DESTINATIONS - TRAVEL DESTINATIONS
Said to be the worst road in Australia, the Anne Beadell Highway in South Australia lived up to its reputation when OTA ran it.
It’s hard to go past Wikipedia’s run-down on the Anne Beadell Highway:
The Anne Beadell Highway is an outback unsealed track linking Coober Pedy, South Australia, and Laverton, Western Australia, a total distance of 1325km.
The route was surveyed by Len Beadell, the famous desert-region surveyor and named after his wife. The track was built by Len’s small road construction party.
The track passes through remote arid deserts and scrub territory of South Australia and Western Australia, which often have summer temperatures as high as 50 °C .
Shallow sand dunes in the middle section provide relief form the seemingly endless corrugaitons on stonier secitons.
The road was constructed to provide access for a series of surveys adding to the overall geodetic survey of unexplored parts of Australia. The information was required for rocket range projects at Woomera.
Construction was completed in five stages, spanning the nine years between 1953 and 1962.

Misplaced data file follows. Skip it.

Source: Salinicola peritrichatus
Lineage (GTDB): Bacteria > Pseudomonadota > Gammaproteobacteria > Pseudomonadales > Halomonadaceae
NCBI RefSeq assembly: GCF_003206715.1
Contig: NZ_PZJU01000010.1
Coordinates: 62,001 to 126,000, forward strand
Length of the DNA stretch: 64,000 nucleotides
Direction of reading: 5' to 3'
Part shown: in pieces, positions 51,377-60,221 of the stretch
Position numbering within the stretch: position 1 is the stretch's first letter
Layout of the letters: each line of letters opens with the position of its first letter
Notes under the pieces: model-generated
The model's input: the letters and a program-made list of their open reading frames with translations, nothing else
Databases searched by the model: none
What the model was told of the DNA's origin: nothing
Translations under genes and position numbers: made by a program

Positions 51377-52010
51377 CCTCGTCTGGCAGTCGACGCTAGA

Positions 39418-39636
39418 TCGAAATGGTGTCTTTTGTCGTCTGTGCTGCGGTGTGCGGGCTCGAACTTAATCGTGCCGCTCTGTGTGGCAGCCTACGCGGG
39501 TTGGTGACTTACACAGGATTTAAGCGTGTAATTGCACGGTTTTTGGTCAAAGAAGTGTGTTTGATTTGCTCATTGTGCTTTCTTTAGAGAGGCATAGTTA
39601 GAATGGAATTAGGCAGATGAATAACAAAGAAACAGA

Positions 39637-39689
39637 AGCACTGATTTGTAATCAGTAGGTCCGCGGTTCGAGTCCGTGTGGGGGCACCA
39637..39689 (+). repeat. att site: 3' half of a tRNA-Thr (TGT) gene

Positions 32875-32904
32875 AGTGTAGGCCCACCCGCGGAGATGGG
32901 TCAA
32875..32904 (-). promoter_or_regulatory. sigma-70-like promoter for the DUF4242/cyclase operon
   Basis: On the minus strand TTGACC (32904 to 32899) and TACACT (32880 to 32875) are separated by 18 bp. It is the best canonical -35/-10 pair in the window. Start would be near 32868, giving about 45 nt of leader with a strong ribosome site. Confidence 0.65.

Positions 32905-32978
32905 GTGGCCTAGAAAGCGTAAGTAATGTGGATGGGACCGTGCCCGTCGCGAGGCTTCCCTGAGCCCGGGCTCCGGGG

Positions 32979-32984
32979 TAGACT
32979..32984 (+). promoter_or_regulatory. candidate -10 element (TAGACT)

The first stage from Mabel Creek station near Coober Pedy, west towards Emu Field, was built in February and March 1953, to provide access for British atomic tests at Emu Claypan.
The second stage was begun in July 1957 in the reverse direction, from Anne’s Corner towards Emu, after Len Beadell had completed the Mount Davies Road from Mt Davies to Anne’s Corner, connecting the Gunbarrel Highway to the south.
The third stage was begun in August 1961, running westward from Anne’s Corner to Vokes Hill.
The fourth stage proceeded west from Vokes Hill in April 1962, beyond Serpentine Lakes to the present Neale Junction.
In July 1962 the north-south Connie Sue Highway was constructed, prior to the last stage of the Anne Beadell Highway, which was completed at Laverton on 17 November 1962.
The Anne Beadell is suitable only for well-provisioned and experienced four-wheel drivers.
There are no settlements between Coober Pedy and Laverton, other than the Ilkurlka roadhouse that was opened in 2003, 167km west of the Western Australia – South Australian state border at the intersection of the Madura Loongana Track (Aboriginal Business Road) and the Anne Beadell Highway.
The roadhouse caters mainly for local Aboriginal communities and may be the most isolated roadhouse in Australia. There are no provisions on the 780km stretch between Ilkurlka and Coober Pedy.
The track passes beside the former British atomic test site at Emu Claypan, through the Dog Fence, restricted nature conservation areas and Aboriginal lands, all of which require travel permits.